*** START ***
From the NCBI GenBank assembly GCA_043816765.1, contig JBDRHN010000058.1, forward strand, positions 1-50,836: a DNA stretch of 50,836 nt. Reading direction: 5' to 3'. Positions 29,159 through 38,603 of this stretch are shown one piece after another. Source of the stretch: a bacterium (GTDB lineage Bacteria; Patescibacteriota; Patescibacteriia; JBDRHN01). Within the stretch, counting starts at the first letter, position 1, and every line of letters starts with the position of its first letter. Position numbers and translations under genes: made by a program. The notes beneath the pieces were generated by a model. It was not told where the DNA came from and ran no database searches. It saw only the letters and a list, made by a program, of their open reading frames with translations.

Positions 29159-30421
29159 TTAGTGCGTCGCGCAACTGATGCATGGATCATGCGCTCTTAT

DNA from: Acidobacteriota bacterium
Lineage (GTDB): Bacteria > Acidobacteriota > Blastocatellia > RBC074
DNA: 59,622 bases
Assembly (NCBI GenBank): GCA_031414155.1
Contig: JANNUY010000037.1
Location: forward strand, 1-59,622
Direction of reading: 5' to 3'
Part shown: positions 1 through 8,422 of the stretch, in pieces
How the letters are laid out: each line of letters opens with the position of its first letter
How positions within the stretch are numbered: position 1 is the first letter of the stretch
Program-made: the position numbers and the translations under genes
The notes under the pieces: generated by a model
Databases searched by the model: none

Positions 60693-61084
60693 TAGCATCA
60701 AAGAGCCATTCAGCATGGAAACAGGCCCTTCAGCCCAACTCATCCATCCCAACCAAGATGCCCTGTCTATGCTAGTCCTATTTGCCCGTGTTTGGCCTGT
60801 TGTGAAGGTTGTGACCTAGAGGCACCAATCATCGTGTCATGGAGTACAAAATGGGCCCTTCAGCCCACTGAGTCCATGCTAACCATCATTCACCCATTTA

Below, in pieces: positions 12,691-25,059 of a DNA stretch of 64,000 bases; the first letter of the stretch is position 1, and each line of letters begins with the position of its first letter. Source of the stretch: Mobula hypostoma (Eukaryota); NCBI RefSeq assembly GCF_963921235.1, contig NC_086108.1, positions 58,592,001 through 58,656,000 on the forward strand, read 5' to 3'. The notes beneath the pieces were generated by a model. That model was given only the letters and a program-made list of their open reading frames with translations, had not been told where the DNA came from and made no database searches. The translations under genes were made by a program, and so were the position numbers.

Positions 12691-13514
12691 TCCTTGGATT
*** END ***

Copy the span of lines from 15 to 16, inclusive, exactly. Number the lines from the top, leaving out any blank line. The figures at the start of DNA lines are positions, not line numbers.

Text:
The notes under the pieces: generated by a model
Databases searched by the model: none